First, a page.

___________________________________________________________Norma Cole



for Gerry Locklin

I like big gentle guys like him, with big hands,
a no-bullshit, ugly but irresistible mug,
sexy like firefighters and policemen are sexy,
and with a trademark irony that, in a charming way,
is boyishly self-deprecating too,
and makes his poems unique.

He’s a lot bigger than me, an athlete,
with hands that could crush beer cans or a wimpy hand like mine.
I always say he’d be the perfect big brother —
anybody jump me, call me faggot or jewboy,
and Gerry would be there, saying Sez who?
He’s tough, but a softy,
the most attractive combination in a man.

Funny, me in that macho Long Beach world.
but I’m no threat — Gerry’s not afraid of other men,
he’s not scared of the varieties of male sexuality.
He knows where his goes, so mine doesn’t faze him.
It was like in the army — what a relief
the guys didn’t beat me up like back home!

When I first met him — he and Chuck Stetler
had written about my first book —
they were downing beers like mother’s milk,
and amazed I didn’t join them.
But I preferred my normal head back then —
I wanted to be clearer than normal,
though with age I’ve discovered that a drink
gives a fuzzy glow that blocks
thoughts of impending doom —
one drink. Two wrecks it.
I also get there with one toke.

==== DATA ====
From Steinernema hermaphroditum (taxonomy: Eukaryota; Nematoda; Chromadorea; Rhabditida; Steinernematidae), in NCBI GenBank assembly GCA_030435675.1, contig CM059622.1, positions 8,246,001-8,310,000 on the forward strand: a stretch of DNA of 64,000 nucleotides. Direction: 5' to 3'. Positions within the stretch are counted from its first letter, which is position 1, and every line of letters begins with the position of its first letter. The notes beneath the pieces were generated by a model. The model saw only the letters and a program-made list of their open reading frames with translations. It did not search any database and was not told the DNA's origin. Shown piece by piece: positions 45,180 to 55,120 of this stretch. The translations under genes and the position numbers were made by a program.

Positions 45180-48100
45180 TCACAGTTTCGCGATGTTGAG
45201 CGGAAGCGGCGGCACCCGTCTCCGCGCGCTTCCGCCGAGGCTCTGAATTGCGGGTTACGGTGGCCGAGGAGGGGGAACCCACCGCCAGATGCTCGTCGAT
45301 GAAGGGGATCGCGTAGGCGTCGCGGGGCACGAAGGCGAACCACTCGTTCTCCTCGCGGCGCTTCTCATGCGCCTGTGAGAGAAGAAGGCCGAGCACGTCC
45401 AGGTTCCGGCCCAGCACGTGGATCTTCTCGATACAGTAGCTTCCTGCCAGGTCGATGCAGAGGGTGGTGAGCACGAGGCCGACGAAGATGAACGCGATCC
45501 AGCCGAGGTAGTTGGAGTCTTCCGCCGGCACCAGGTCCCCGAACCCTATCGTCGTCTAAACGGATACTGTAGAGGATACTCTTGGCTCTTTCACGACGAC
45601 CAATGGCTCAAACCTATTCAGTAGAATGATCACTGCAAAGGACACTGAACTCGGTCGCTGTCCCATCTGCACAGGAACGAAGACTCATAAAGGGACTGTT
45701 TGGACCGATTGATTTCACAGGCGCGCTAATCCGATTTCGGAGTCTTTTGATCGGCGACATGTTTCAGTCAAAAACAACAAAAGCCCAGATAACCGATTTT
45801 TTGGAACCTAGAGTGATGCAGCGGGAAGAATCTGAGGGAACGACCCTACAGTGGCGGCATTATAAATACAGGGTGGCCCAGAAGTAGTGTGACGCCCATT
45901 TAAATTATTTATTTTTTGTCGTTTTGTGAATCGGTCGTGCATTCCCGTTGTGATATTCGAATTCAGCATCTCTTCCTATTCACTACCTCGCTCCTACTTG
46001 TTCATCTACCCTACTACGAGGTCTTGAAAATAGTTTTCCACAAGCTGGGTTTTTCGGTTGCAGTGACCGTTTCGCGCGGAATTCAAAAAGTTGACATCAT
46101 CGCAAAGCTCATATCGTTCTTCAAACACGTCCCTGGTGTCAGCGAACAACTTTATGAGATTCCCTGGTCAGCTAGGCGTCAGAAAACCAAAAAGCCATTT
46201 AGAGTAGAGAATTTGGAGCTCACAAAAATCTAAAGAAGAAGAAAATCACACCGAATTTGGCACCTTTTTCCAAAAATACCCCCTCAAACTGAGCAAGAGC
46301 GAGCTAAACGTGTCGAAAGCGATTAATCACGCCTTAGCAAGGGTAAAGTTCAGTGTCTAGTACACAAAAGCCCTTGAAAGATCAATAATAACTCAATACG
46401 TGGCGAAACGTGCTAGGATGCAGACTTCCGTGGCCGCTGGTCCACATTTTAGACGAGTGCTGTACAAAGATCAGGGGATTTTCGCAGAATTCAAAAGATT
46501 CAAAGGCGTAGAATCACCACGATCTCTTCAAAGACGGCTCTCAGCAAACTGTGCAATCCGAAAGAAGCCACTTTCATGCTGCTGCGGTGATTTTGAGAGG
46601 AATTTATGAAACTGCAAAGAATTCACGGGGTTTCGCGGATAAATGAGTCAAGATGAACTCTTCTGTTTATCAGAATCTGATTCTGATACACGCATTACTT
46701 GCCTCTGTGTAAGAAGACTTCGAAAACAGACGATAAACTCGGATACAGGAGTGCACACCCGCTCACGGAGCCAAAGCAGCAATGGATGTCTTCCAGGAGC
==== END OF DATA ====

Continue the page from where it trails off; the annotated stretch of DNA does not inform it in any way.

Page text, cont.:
Come to think of it, now that smoke has blown me slightly gaga,
Gerry’s like a big puppy, and irresistible.
Thank you, Gerry, for your true heart —
I think that, partly, you like my poems
out of protectiveness — that’s why
you write so well about children.
Lucky to have a father that doesn’t take the strap to you.
Yours is the poetic voice of the common man at his noblest —
too smart for most “common men,” of course.

I sing your praises great and small,
for the long poems and the short,
for your friendship and support,
and for the big hands and the big
open heart.

__________________________________________________________Edward Field


Drop the Rock

The Rock rolls back
No more mandatory time
for victimless crime
the sale or use
of anodyne

Oblivion or enlightenment —
Humanity seeks transmutation
And substances deemed illegal
lead to long incarceration

Since '73, New York locks up our kids
Fractures families and lives with long term bids
Makes profit industries from jail
A nickel and dime heartbreak trail

Now it looks like we welcome reform
Early release, worth a try
I'll pass on the booze, powders and pills
and send a smoke ring to the sky

_____________________________________________________________Ilka Scobie



Whatever sin it was
That damned the
Cities of the Plain
Neither God's wrath
Nor the Hebrew Elders
Abominated father-daughter
It's a good thing
Lot wasn't hungry
Or we'd have to add
Cannibalism to incest.

The Flight Into Egypt

Was so precipitous